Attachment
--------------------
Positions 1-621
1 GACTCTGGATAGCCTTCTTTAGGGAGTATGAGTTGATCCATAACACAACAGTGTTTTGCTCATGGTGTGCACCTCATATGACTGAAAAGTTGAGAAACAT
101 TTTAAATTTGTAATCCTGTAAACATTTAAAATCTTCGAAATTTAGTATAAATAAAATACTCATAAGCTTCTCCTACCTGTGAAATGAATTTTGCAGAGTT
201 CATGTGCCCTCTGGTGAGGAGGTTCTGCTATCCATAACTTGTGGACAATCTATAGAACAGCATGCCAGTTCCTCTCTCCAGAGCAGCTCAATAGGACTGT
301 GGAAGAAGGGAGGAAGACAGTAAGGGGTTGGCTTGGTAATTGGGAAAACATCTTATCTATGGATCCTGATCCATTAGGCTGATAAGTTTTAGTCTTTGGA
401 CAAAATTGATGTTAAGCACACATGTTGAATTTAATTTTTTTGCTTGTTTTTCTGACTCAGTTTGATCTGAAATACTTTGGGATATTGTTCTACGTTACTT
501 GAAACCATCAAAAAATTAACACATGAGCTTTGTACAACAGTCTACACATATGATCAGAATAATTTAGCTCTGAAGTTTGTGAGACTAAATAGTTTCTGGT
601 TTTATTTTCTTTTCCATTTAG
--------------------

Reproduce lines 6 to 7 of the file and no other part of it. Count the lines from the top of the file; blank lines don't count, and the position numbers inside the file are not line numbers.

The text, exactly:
401 CAAAATTGATGTTAAGCACACATGTTGAATTTAATTTTTTTGCTTGTTTTTCTGACTCAGTTTGATCTGAAATACTTTGGGATATTGTTCTACGTTACTT
501 GAAACCATCAAAAAATTAACACATGAGCTTTGTACAACAGTCTACACATATGATCAGAATAATTTAGCTCTGAAGTTTGTGAGACTAAATAGTTTCTGGT